For me, I would look for something that involves a minimal investment, much like the two mentioned examples which involved probably $200 in tools and a bit of room. Having an accounting background, I could probably do something with this, and have talked to my wife about bookkeeping or working during taxation season. Both would involve some busy time, with bookkeeping being less stressful (as my mistakes would hopefully be caught by an accountant).
My wife would like to work a part-time retail job. She enjoys working this kind of job, and also would like the store discounts. Although I’m not sure if she would actually come out ahead by working this job, I would hope that it would sort of “concentrate” her spending to one store at discount prices.
My main goal with a small job would be to allow my retirement fund to compound and live off of the (hopefully) $10,000 I would earn per year (with my wife earning about the same).
I would prefer to not work at all, and my ultimate goal would still be to retire at 45. Working a part-time job for 10 years would allow me to stop full-time work considerably early – I would be trading 5 years of full-time work for 10 years of casual work.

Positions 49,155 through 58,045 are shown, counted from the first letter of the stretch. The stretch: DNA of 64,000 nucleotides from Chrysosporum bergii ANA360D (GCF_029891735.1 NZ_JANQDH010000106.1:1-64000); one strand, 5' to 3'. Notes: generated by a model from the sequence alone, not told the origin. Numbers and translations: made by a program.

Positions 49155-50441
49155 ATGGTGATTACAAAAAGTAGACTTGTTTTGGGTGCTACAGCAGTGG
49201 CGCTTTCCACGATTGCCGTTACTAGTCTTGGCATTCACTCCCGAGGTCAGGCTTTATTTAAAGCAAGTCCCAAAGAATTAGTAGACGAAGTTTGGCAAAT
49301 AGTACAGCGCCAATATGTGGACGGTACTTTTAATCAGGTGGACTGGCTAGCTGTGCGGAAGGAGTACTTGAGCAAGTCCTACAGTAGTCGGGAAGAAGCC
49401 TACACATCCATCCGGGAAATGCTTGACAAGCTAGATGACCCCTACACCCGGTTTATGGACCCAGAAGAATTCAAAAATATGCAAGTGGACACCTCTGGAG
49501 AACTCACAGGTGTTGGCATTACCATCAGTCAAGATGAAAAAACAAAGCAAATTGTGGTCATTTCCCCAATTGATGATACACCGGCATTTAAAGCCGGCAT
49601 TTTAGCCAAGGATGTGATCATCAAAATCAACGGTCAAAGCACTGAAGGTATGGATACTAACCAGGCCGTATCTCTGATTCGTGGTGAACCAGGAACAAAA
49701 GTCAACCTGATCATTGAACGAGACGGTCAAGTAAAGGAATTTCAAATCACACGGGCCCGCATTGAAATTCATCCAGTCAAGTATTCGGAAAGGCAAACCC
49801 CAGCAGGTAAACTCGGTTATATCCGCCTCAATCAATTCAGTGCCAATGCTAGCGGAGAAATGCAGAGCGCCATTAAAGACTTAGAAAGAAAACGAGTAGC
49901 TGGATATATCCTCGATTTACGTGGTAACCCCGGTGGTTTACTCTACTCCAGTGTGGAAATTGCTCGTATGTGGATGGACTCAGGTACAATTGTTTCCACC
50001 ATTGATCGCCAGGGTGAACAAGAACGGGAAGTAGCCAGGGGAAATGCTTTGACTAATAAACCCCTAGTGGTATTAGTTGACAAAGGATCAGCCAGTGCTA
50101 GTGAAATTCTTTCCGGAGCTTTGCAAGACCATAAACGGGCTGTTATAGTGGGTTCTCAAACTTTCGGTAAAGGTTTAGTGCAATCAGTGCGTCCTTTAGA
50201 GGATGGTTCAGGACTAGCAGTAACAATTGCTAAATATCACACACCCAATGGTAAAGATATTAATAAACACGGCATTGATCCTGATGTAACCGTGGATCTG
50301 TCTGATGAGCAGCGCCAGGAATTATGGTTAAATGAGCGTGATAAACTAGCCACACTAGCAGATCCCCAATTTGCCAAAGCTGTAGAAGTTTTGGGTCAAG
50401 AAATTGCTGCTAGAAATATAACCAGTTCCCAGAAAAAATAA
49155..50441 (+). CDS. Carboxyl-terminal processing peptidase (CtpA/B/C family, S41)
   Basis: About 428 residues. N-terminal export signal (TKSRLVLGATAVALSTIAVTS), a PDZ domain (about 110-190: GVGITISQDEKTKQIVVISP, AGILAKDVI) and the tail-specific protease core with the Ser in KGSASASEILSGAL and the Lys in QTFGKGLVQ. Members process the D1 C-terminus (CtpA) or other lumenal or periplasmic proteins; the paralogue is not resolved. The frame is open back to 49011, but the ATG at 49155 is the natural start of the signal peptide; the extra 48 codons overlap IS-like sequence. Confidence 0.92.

Would you make the trade-off, or would you like a clean break from work when you’re done?
Posted by Robert on June 25, 2012
I’ve had a busy week and haven’t devoted enough time to writing a quality post. I apologize. Please accept this “meditation” on the meaning of wealth and happiness. (Excerpt from The Shaolin Workout: 28 Days to Transforming Your Body and Soul the Warrior’s Way, by Sifu Shi Yan Ming)
The person who has $10 wants $100. The person who has $10 million wants $100 million.
In the modern world, we are surrounded by things we think we want. We want those celebrity-endorsed sneakers. We want a wider screen TV. We want a bigger house. We want a fancier care. We want a Rolex. We want that new cell phone with the extra function our almost-new cell phone doesn’t have.
We want all these things because we think they will make us happier. But acquiring these things is not the same as achieving happiness. No matter how much wider your TV screen gets, it’s still the same old you sitting there staring at it. No matter how fancy and prestigious your new Lexus is, somebody else is going to pass you in a Jaguar that’s fancier and more prestigious. The person who has $10 wants $100. The person who has $10 million wants $100 million. As long as you equate acquiring things with achieving happiness, you’ll never be happy. It’s a treadmill, never ending.
True happiness comes from a life that is fulfilled, not just filled up with things. It’s not bad to acquire those things, but it is bad if you let wanting them and chasing after them distract you from your real goals and true happiness. You’ll never enjoy your life that way. The truly happy life is a life of action, not distraction. True happiness comes from mastering and polishing your life. It comes from self-respect and self-confidence and form developing harmony and balance so that you can savour this moment, here and now, for the beautiful gift it is. Happiness is spreading peace and love to the people around you. That’s the warrior’s way.